Taken 2 - Featured

Taken 2 Review

Taken was a nice trashy surprise when it debuted in 2008. It was the movie that introduced the world to the concept of Liam Neeson as an unstoppable badass. By pitting the brooding and brutal new action star version of the actor against the international sex slave industry, the villains were by association so nonredeemable that he could take dozens of them out in an absurdly vicious manner without losing an ounce of audience sympathy. Neeson was a killing machine on par with any 80s slasher icon, but with glorious righteousness on his side, so that was a good thing. According to the infinitely more ludicrous Taken 2, he killed so many people that they had to be airlifted back home where a father (Rade Serbedzija, Boris The Blade from Snatch) of some of the traffickers was forced to bury his son and others in a mass grave. He wants revenge and he’s going to get it by taking Neeson’s ex-wife and daughter. Big mistake. Clearly this guy didn’t see the first movie.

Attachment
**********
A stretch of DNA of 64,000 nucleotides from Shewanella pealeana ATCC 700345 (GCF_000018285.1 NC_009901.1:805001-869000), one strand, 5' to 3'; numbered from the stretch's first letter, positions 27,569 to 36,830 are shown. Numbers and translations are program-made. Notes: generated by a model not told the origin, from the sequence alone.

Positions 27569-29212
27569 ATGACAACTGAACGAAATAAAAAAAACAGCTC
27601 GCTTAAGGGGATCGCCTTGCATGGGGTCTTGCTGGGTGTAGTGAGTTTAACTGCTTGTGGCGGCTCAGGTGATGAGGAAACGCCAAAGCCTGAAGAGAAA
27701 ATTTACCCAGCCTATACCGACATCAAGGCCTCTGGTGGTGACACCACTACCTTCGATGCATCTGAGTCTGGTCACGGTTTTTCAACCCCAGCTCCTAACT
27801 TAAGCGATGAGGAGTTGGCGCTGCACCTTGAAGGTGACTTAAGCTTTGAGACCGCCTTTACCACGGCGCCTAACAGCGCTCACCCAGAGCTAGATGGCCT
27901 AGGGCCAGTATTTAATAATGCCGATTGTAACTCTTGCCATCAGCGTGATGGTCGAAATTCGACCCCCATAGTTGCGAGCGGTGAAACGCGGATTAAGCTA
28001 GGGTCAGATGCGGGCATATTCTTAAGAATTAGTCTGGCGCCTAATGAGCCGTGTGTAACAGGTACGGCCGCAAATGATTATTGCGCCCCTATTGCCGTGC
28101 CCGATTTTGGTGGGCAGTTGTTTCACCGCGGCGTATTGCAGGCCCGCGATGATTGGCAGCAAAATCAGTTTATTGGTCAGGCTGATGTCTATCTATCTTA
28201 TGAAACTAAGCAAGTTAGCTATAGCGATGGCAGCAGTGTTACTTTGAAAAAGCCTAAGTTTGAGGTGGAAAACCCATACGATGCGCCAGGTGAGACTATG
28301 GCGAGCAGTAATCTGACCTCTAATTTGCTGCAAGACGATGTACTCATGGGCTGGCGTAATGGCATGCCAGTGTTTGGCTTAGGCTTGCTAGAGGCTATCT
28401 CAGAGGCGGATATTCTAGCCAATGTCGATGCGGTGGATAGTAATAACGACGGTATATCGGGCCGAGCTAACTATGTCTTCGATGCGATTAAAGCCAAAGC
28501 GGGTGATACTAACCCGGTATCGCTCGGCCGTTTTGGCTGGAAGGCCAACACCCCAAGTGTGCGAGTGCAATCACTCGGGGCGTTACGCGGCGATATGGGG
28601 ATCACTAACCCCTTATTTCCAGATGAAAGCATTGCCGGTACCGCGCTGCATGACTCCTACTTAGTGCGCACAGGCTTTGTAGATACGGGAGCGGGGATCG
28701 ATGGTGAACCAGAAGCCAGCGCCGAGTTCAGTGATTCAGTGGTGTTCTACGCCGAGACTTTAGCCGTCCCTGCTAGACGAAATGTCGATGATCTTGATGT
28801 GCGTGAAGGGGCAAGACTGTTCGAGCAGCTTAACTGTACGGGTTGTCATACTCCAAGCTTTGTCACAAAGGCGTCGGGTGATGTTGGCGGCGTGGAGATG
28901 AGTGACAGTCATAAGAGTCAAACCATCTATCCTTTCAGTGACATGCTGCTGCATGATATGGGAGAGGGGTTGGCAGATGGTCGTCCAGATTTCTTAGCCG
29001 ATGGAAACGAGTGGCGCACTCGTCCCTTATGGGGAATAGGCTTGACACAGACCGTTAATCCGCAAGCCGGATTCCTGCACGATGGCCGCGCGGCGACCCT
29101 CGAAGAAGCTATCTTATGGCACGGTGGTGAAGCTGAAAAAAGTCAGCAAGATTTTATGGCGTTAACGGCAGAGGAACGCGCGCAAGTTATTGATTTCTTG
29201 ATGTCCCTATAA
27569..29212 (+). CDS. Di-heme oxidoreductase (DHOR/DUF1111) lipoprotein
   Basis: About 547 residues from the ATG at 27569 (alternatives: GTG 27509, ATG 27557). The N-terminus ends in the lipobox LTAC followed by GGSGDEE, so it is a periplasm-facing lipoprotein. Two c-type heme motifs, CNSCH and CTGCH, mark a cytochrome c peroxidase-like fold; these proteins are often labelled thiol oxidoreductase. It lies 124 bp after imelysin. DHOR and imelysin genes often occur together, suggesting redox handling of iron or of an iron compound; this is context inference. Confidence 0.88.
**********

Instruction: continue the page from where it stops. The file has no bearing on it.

And thus begins Taken 2, one of those action sequels that follows the deliberately “bigger is better” approach, which inevitably means the less deliberate “stupider is better” approach is also in play. The franchise comes from the Luc Besson Eurotrash action movie factory that specializes in product that takes American B-movie action concepts and while trying to top them, exaggerating the main qualities of the genre almost to the level to parody. While the first Taken was a dirty revenge movie with a moral compass skewed beyond anything expected from Hollywood, the sequel is a more sanitized action feature that’s pleasures appeal primarily to those who love laughing themselves silly at the most ridiculous action fluff. Both are guilty pleasures, but this one is a little more difficult to defend. It’s not really a good movie in a traditional sense, yet it is far from boring and without trying has become the funniest action movie of the year.